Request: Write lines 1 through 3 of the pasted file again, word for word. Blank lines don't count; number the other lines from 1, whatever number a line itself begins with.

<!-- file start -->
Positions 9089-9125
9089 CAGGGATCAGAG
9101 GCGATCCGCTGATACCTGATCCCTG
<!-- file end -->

Positions 9089-9125
9089 CAGGGATCAGAG
9101 GCGATCCGCTGATACCTGATCCCTG